Launched in 2003, SAFOD is one of the three major components of the EarthScope programme.
Funded by the National Science Foundation and carried out in collaboration with the USGS, EarthScope aims to apply modern technologies to investigate the structure and evolution of the North American continent and the physical processes controlling earthquakes and volcanic eruptions.
It is expected to contribute toward the mitigation of risks from geological hazards.
As far as funding is concerned, SAFOD is the smaller of the three components. The other two are:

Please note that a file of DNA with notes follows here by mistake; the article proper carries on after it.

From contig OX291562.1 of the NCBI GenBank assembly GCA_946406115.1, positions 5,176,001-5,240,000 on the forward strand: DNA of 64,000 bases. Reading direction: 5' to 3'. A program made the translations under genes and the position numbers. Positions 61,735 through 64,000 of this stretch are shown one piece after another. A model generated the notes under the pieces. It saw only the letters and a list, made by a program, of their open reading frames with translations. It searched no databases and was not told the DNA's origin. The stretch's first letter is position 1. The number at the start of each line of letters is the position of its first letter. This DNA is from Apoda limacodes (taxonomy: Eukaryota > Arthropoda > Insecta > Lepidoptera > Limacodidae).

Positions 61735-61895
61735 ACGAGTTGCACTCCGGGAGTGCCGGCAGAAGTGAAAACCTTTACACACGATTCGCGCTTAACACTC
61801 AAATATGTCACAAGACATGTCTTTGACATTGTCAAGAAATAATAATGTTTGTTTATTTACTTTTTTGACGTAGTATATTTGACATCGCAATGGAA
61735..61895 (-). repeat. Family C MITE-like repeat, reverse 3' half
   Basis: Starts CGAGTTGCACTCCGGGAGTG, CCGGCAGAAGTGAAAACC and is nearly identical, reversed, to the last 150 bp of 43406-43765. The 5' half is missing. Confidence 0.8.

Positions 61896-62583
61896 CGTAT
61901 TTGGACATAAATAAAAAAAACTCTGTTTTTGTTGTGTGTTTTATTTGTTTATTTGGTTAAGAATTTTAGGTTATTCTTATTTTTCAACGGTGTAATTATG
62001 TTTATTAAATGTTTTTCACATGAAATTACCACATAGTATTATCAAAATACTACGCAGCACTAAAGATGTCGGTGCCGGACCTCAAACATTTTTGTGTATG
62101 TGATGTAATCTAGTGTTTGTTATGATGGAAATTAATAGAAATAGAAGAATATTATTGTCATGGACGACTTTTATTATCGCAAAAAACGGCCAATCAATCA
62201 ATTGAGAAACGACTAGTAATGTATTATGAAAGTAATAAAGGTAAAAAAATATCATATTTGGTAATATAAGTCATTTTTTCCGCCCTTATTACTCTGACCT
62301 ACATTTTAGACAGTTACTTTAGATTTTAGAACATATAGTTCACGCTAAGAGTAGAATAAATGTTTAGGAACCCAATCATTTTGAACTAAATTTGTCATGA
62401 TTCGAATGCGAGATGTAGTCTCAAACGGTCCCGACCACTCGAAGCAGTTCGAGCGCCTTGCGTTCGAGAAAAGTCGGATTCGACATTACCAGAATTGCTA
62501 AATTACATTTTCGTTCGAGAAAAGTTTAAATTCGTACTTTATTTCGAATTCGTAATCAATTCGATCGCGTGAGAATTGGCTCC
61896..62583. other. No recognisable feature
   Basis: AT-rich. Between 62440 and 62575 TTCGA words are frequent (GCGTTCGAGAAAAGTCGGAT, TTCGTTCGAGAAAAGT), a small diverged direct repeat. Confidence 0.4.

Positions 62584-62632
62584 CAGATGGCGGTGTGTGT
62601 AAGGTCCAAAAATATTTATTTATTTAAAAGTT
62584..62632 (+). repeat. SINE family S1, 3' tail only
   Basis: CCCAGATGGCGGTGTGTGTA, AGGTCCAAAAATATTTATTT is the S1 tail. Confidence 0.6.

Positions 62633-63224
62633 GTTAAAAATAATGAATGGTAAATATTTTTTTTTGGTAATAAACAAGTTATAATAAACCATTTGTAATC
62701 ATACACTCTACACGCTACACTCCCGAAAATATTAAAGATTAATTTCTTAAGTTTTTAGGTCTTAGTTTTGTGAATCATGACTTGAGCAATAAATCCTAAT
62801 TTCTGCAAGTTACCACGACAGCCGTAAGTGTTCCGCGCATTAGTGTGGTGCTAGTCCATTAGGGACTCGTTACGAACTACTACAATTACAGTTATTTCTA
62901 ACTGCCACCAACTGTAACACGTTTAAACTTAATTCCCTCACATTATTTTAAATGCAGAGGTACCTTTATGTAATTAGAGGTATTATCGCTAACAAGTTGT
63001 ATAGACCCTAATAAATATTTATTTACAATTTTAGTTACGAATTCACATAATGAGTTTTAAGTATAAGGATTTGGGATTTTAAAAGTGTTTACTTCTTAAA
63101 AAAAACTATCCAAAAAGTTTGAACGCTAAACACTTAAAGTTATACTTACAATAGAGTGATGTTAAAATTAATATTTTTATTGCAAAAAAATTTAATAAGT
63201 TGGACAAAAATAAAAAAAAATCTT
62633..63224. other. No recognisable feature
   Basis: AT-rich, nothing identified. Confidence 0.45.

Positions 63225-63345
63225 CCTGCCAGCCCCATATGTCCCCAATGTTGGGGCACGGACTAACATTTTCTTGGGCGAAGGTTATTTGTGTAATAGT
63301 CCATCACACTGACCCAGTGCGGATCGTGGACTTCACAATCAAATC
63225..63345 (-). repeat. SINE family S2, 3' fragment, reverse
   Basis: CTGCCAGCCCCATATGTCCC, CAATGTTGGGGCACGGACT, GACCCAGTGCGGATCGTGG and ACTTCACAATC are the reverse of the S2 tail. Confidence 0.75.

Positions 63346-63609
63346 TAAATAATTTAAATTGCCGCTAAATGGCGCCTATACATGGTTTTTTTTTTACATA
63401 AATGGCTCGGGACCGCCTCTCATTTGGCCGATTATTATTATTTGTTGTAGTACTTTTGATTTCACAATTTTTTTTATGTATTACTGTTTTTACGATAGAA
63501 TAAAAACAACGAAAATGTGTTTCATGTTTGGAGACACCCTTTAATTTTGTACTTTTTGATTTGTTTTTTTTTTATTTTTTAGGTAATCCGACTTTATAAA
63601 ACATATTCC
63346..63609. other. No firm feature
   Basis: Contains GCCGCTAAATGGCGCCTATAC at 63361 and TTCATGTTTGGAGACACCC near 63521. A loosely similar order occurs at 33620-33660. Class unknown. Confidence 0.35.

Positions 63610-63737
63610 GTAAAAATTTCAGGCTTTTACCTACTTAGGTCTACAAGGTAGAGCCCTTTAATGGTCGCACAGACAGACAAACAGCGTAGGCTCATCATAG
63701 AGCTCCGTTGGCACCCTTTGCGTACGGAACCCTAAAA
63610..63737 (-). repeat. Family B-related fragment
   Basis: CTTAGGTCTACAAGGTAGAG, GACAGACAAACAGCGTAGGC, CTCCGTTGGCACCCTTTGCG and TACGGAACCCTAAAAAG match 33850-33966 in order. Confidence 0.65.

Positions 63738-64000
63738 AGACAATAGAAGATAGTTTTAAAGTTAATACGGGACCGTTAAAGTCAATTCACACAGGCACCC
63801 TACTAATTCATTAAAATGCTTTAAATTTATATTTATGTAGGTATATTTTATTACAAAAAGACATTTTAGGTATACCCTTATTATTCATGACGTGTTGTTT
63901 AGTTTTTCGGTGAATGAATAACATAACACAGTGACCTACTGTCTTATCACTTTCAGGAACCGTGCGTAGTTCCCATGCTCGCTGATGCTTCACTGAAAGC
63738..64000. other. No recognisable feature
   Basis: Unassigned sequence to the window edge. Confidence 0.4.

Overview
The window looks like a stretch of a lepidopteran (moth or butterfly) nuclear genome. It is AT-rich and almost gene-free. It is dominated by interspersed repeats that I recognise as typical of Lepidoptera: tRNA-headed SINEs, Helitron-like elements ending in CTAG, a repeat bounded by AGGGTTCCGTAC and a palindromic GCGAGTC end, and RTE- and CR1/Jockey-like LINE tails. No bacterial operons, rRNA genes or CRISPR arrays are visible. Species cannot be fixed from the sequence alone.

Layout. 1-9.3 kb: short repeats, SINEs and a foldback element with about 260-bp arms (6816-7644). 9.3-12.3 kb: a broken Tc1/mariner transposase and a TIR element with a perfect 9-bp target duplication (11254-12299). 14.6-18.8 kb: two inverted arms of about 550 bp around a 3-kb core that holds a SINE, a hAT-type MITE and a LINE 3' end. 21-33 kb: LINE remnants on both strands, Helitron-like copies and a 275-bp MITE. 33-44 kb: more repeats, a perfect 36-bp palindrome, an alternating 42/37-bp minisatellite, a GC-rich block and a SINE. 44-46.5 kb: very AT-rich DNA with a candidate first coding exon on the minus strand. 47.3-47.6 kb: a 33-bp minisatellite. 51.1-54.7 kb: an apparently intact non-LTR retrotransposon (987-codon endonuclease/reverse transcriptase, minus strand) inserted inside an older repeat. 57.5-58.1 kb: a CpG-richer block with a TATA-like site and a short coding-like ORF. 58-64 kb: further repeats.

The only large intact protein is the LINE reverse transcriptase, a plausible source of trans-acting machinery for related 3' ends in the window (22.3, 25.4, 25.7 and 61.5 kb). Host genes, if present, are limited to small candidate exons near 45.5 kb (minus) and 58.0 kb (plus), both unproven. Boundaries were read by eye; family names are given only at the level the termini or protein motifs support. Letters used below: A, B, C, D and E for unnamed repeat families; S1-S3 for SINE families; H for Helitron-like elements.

The US Array - a system of modern digital seismic arrays which will produce threedimensional images of the North American continental crust and the deeper mantle beneath. It will provide new data on earthquake physics, volcanic processes, coremantle interactions, active deformation and tectonics, continental structure and evolution, geodynamics and crustal fluids.
The Plate Boundary Observatory (PBO) - a geodetic observatory including GPS (global positioning system) receivers, strainmeters and satellite imagery which will measure and map the smallest movements across faults, the magma movement inside active volcanoes and the areas of deformation associated with plate tectonic motion.